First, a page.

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Small-cap surge: Outpacing large caps on hopes for '24 rate cuts

small cap stocks

Sure, the S&P 500 has come on strong since late October, but if you compare the three-month performance of the SPDR S&P 500 ETF Trust (NYSEARCA: SPY) versus the SPDR Portfolio S&P 600 Small Cap ETF (NYSEARCA: SPSM):

  • SPY: +12.30%
  • SPSM: 17.52%

In the past month, small-cap outperformance is even more pronounced, with a gain of 14.74% versus large caps’ return of 5.27%. 

The largest component in the S&P 600 is e.l.f. Beauty (NYSE: ELF), which has returned 160.49% this year, and is up 30.53% in the past three months. 

The S&P 600 is still trading slightly below its November 2021 high, but is within striking distance of overtaking that $479.98 high. Shares closed at $476.69 on December 28.

High interest rates hurt small companies more

Small caps suffer more from high interest rates. That’s because smaller companies often rely more on external financing, whereas larger companies frequently have large cash reserves.

In addition, smaller companies often don’t have the borrowing capacity or flexibility of larger companies. Higher rates may impede their ability to grow. 

Also, economic uncertainty also affects small companies, as investors may shift their dollars to larger, more stable dividend-paying stocks

That thesis worked well throughout most of 2023, but since the Federal Reserve signaled in December that interest rates may be cut in 2024, small caps’ growth has been nothing short of spectacular. 

Rallying back after glut of bad news

As often happens, bad news set up small caps for the current rally. The difficulties with borrowing, as well as market sentiment that favored larger stocks and inflationary pressures that increased materials and labor costs put a damper on small-cap performance until recently. 

The rally isn’t particularly surprising; eventually, investors see bargains and begin to scoop up shares.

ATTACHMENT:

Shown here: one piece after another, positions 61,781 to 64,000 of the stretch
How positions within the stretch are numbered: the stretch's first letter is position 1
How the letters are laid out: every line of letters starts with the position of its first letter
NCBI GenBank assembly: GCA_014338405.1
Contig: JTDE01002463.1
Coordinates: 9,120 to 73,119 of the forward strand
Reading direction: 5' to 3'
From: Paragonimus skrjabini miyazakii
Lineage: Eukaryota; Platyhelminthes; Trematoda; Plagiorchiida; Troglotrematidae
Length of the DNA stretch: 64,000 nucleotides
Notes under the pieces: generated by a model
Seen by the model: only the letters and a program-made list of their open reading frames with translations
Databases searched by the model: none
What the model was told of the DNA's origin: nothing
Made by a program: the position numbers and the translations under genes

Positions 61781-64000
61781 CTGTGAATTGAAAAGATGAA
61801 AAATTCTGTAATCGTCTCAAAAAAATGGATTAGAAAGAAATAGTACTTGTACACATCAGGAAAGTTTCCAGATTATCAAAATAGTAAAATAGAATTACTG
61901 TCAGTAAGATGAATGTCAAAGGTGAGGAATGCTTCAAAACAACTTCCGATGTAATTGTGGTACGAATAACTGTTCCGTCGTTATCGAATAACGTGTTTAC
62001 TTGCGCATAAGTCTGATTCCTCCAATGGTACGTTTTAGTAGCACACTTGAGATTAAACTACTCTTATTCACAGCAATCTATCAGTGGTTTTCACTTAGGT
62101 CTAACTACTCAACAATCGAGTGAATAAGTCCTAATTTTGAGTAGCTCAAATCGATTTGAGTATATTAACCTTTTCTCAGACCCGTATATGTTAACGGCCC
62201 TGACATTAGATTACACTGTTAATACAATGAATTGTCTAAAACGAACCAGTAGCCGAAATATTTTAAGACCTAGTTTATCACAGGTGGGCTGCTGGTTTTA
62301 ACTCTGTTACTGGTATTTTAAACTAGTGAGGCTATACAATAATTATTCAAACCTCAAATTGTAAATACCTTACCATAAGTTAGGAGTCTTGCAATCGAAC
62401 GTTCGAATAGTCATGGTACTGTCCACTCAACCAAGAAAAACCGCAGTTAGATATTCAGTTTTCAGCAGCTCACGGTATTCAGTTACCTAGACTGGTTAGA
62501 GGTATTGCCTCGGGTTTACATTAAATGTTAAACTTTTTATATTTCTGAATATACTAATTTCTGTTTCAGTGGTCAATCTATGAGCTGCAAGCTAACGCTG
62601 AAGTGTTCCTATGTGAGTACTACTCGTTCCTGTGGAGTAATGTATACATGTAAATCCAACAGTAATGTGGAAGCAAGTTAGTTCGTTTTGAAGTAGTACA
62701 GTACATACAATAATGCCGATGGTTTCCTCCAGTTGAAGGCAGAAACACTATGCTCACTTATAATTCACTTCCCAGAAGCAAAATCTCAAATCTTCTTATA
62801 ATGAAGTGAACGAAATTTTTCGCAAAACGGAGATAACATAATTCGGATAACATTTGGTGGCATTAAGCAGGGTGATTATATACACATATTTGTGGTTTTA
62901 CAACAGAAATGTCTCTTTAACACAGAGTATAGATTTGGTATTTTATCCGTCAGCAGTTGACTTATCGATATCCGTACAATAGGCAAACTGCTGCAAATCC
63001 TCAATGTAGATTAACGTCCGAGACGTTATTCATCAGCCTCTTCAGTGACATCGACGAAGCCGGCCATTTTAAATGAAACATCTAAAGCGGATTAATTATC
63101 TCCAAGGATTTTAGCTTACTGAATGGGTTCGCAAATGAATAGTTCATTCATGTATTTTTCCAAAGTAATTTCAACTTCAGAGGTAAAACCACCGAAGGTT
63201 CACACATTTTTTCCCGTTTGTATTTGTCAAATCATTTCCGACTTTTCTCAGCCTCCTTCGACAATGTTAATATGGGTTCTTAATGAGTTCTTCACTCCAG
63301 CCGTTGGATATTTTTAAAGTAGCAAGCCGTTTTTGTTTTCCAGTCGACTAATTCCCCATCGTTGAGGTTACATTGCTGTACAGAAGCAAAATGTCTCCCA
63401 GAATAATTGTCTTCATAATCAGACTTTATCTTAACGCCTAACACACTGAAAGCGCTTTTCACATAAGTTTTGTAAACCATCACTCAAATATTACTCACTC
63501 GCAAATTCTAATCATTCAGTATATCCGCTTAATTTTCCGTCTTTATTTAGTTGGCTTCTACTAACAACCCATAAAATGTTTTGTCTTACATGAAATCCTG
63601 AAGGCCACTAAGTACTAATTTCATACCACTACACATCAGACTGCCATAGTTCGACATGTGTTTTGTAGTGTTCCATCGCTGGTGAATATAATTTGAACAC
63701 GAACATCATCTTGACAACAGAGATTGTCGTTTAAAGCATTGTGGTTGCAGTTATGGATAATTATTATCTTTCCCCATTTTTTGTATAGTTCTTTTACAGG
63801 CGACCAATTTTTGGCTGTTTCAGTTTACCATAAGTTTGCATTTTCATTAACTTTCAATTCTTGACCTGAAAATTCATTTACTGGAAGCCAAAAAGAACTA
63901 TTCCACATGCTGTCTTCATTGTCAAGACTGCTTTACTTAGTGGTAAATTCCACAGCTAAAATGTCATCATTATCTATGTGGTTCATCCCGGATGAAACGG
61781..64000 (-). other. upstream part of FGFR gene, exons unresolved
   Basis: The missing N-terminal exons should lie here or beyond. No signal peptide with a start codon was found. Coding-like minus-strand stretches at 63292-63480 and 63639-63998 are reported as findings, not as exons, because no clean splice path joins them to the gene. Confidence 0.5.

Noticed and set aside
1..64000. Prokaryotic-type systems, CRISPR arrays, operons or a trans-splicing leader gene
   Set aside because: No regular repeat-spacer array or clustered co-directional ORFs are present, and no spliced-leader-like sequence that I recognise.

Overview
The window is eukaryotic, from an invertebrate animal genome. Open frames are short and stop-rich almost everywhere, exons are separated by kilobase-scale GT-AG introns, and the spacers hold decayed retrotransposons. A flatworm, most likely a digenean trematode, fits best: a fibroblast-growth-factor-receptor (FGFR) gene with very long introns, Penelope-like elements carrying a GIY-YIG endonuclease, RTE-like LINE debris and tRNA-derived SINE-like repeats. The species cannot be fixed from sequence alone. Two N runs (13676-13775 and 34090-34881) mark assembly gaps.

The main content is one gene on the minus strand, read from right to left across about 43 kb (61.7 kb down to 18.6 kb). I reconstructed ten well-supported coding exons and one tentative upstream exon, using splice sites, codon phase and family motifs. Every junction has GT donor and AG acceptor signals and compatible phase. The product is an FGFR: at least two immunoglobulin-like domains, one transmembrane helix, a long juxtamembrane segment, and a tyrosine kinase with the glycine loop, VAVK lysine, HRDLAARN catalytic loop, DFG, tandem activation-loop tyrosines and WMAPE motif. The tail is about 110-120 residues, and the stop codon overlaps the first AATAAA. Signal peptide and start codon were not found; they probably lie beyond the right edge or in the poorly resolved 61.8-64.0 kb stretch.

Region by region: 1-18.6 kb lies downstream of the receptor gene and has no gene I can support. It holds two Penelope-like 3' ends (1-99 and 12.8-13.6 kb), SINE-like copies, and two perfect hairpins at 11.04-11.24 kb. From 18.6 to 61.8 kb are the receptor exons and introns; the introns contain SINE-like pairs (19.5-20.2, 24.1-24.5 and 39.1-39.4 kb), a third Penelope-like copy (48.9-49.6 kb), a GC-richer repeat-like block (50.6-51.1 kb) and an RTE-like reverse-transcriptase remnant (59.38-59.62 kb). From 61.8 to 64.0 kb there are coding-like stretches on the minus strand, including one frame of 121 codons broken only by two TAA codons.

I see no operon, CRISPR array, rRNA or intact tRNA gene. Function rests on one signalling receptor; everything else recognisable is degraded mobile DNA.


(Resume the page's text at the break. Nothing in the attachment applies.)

The forward P/E for the S&P 500 is 19.8, versus 15.7 for the S&P 600. For investors seeking a more attractive valuation, small stocks could be the ticket. 

Investors have fretted about economic growth, but with the much-hyped recession yet to occur, and with more investors convinced the Fed’s series of rate hikes have ended, small caps are looking more and more like bargains. 

Investors paying up for small-cap growth

For example, analysts expect e.l.f. Beauty to grow earnings by 63% in 2024 to $2.71 per share. Like many large-cap growth names, e.l.f.’s valuation is a bit rich, with the stock trading at a multiple of 53 times forward earnings. 

However, with growth stocks, no matter the market capitalization, investors expect to pay up for those future earnings. As an asset class, small-cap growth, tracked by the SPDR S&P 600 Small Cap Growth ETF (NYSEARCA: SLYG), has slightly outperformed all S&P 600 stocks this year, but underperformed slightly on a one-month basis.

How about small-cap value?

The SPDR S&P 600 Small CapValue ETF (NYSEARCA: SLYV) has slightly underperformed the wider small-cap index this year, but slightly outperformed in the past month. 

Growth and value both attractive now

In other words, investors are eagerly buying both growth and value small caps right now. 

That comes back to small stocks, as an asset class, being cheap relative to larger stocks, which have been in rally mode throughout most of 2023. In addition, with lower interest rates and more cash on hand to fund new projects, small-cap stocks could be in a better position to grow sales and earnings. 

Small stocks currently poised for gains include:

  • Bloomin’ Brands Inc. (NASDAQ: BLMN): The parent company of Outback Steakhouse has been forming a cup-shaped pattern and is trading just shy of its buy point north of $28.67. Analysts expect 16% earnings growth in 2023. Both Bloomin' Brands and e.l.f. are considered consumer discretionary stocks. 
  • SPS Commerce Inc. (NASDAQ: SPSC): This $7.2 billion market cap company specializes in cloud-based supply chain management. The SPS Commerce chart shows the stock clearing a double-bottom base above $188.76. It closed at $196.21 on December 28, up just 3.9% from that buy point, meaning it’s currently in an actionable zone. 
  • Meritage Homes Corp. (NYSE: MTH): Lower interest rates are not only helping small caps, but also homebuilders, meaning this company could be in a sweet spot. The stock is currently trading in a sideways pattern following a big gap-up following news about possible rate cuts. Sideways trade is often a precursor to more price gains.
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